Dramatically, this is an endlessly fascinating work as well. Unlike the subsequent Ring operas, most of the characters in Rheingold understand the high stakes, particularly once Alberich steals the gold from the Rhinemaidens and forges it into the all-powerful ring. And they know one another’s back stories. The giant Fasolt, for example, says of Alberich, “The Nibelung has done [the giants] much harm.” Fricka dismisses the flirtatious Rhinemaidens, noting, “Let me hear nothing about that watery brood…many a lovesick man have they lured into the flood.”
In contrast, although audiences later in the cycle can applaud the brave innocence of Siegmund, Sieglinde, and their son Siegfried, these characters know next to nothing about their places in the larger drama. Even worse are Götterdämmerung’s clueless Gibichung siblings, Gunther and Gutrune, maneuvered like puppets by Hagen, their villainous half-brother. There are no small roles in Rheingold. Secondary characters such as Erda, Donner, and even the giants Fasolt and Fafner have moments of beauty, power, and eloquence.
Erda, the primordial Earth goddess who seems to come from a long-ago epoch that geologists call Deep Time, warns Wotan in Scene Four to “flee the curse of the ring.” She lets him know that her three daughters, the Norns (an operatic precursor of the three precogs in Steven Spielberg's 2002 film Minority Report) weave the threat of destiny. Erda then adds ominously a “doom-laden day is dawning for the gods.” Although her music somewhat resembles that of the surging Rhine that opens the opera, this time it’s in a minor key and far slower. Carolyn Abate and Roger Parker, in their authoritative survey A History of Opera, write, “It’s as if the water has turned glacial.”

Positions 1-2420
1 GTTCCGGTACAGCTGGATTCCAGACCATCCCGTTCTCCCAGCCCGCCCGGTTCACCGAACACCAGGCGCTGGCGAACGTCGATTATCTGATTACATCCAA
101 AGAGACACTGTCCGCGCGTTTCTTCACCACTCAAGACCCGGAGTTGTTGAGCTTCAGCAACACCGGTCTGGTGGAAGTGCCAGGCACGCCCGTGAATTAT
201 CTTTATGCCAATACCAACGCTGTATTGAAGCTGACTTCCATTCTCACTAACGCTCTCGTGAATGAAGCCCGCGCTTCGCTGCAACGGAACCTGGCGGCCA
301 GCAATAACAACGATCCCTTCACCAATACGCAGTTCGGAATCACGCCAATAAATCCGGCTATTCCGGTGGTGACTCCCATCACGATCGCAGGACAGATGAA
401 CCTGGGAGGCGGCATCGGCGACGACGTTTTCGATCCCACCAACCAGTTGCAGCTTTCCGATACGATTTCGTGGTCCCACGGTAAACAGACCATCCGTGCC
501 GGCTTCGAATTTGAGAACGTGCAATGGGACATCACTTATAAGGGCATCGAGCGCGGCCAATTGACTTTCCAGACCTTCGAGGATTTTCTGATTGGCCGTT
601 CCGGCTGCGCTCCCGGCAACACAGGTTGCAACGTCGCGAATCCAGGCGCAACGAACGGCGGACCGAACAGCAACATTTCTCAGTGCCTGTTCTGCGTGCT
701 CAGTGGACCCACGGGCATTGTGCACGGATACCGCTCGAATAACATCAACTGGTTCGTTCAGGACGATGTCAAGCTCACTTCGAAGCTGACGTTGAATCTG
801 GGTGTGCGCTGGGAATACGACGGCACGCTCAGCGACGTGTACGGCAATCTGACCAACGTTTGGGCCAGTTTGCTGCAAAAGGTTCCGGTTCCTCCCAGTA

Another supporting character, Donner, the god of thunder, can make a monumental effect as well. Later in Scene Four he delivers his call to the mists. With a mighty hammer blow the god of thunder clears away the clouds and fog, allowing the gods a full view of Valhalla in its true splendor – certainly one of the most exciting passages in all Wagner.
The opera’s three main characters – the chief god Wotan, the demigod of fire Loge, and the dwarf Alberich – take turns providing Rheingold with its twists and turns. Wotan is a conflicted god who often acts more like a wheeler-dealer politician than a divine being. “He is a great figure, but, at thesame time, he’s flawed,” Pountney has noted. “Wotan is a very tormented and challenged person – politically, emotionally, sexually, and domestically.” And, for sure, Wotan will make some disastrous decisions throughout the Ring.
When John Updike wrote his famous essay in The New Yorker about Ted Williams’s final game in 1960, he said of Williams’s refusal to tip his cap to Red Sox fans at Fenway Park after hitting a home run in his last at-bat, “Gods do not answer letters.” Wotan gives the impression that not only does he answer letters – he probably reads the other gods’ mail as well. He’s not a bad fellow per se but his actions, particularly his dismissive treatment of his wife Fricka and his double-dealing with the giants regarding payment for the construction of Valhalla, often fail to position him in the best light.